and if you realy mean business then there are cuffs
    to shoot,tie to adjust,and hat to set

    1. I wanted a smart pocketwatch for so long that I originally said I wanted a pocketwatch-shaped PDA. I cooled on the notion when I started carrying a cellphone, and gave it up entirely when I got a smartphone. I carried pocket watches for several years during my vested-goth-nerd phase (“Steampunk” as a fashion didn’t exist yet, but that’s as good a way to describe it as any.), and I sill love the form-factor. But, if I have to carry a phone anyway and I’m not wearing a vest to display it, I’ll just drag my smartphone out of my pants pocket when I need info.

      1. Time for a smart ‘nurses watch’ then? Those you pin to you clothes.
        Or just wear it on a string/chain round your neck, you can possibly find a popular music artist to wear it and give it traction.
        Personally I don’t like things round my wrist anyway, so it would make sense to me.

        I now seriously wonder what would happen if Tim Cook wore an apple watch in one of tthose atlernative ways on stage. Would it take off as a storm? Or would people shake their heads en masse? (Mind you; all the sensors would not work to do health data, that would be a bit of an issue)

  4. Next up will be a smart “compact” (ask your grandmom) that projects a clock face on your forehead (analog &/or digital!) so it can be read in the device’s mirror. Real reverse retro!

  5. For some time already I was wondering that if we have smart wrist watches, the logical but pointless next step should be smart pocket watches.
    But why stop here?
    Let’s continue. The world still needs:
    “smart” wall clocks,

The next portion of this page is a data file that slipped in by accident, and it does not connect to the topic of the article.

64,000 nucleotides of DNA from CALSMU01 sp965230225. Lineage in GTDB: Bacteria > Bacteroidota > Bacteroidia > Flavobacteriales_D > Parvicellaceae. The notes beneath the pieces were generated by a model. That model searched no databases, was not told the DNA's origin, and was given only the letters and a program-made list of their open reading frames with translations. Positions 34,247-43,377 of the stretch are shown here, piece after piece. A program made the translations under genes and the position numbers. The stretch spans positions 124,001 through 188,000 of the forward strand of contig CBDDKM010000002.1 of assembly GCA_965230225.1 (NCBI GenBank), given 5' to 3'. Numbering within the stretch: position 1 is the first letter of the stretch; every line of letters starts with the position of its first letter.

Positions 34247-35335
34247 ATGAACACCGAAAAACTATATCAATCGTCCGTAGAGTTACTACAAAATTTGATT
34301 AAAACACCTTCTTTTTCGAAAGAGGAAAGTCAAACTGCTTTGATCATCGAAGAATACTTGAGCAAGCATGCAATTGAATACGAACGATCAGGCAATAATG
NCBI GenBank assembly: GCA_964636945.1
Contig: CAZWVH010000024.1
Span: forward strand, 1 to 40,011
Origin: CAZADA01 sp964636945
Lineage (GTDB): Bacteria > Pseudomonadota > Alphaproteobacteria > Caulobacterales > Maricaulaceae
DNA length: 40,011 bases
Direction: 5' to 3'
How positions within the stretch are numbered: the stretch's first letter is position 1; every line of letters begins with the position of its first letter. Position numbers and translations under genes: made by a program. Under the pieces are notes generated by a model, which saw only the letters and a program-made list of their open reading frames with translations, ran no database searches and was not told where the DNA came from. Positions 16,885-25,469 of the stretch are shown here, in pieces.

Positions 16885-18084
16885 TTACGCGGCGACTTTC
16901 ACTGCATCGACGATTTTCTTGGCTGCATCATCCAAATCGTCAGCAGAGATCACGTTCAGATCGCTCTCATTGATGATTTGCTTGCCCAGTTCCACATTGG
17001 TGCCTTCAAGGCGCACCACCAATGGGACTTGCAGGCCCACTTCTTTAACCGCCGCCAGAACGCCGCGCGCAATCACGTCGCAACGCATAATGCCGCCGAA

“smart” standing pendulum clocks
    “smart” alarm clocks
    “smart” calendars

    1. Smart wall clocks were done already.
      Smart alarm clocks probably too.
      And I would not be surprised I could get a smart calendar.

      Hell I think I even saw a smart sun-dial of sorts on HaD didn’t I? But HaD stuff doesn’t count, we are talking commercial offerings.

  6. hahah if you thought the article was boring wait until you get a load of this comment:

    i can’t wear a wristwatch, at least not with a rubber/plastic band. i pick at it with my fingers until it crumbles to pieces. in highschool, i tied string around a strapless wristwatch and used it like a pocket watch, or a necklace. in college, i had a ladies wristwatch in my pocket that my friend found on the side of the road, but when it succombed i went to walmart. i bought a quartz watch that was designed as a pocket watch but also came with a carabiner to hang it off your belt loop. i thought it was great that they were selling a purpose-built pocket watch in 2000.

    i owned it for about a month, when the 12 dots that were the only marking of the hours fell off. it had no other markings, so it was now a plain face with two hands spinning on it. it was arguably still usable but it developed a secondary fault and i tossed it.

    i haven’t owned a watch since. i’m pretty good at estimating the hour by counting how much i’ve accomplished since the last time i looked at a clock, a kind of temporal equivalent of measuring lumber with by the 9 inches between outstretched thumb and pinky. i’ve had a lot of practice.

    1. I’ve always liked pocket watches, they do feel classy. Wristwatches give you the silly tan line. I also tend to break them out of clumsiness.

      If I every dressed up anymore it would be neat to have a steampunk style smart watch.

  7. This reminds me of the time in the 70’s or 80’s when I toyed with the idea of putting digital guts in a standard pocket watch case. I never did and eventually they became commercially available. I wouldn’t be surprised if something like the watch in this article also shows up in the marketplace before long.

  8. EDITOR: I had to re-read the article and the comments to double-check, but when you said: “…But smartwatches are dumb, analog things…”, I think you meant “…But *pocketwatches are dumb, analog things…”. ;) (cute watch!)

  9. Just because you could do something doesn’t necessarily mean you should. I fully grasp the reason for wanting to make a smart pocket watch, however it would completely remove the functionality of the continuous biometric functionality native to the smart watch. So aesthetically it would be really cool, technologically you would be losing functionality you’ve paid for.

Leave a Reply

Please be kind and respectful to help make the comments section excellent. (Comment Policy)

This site uses Akismet to reduce spam. Learn how your comment data is processed.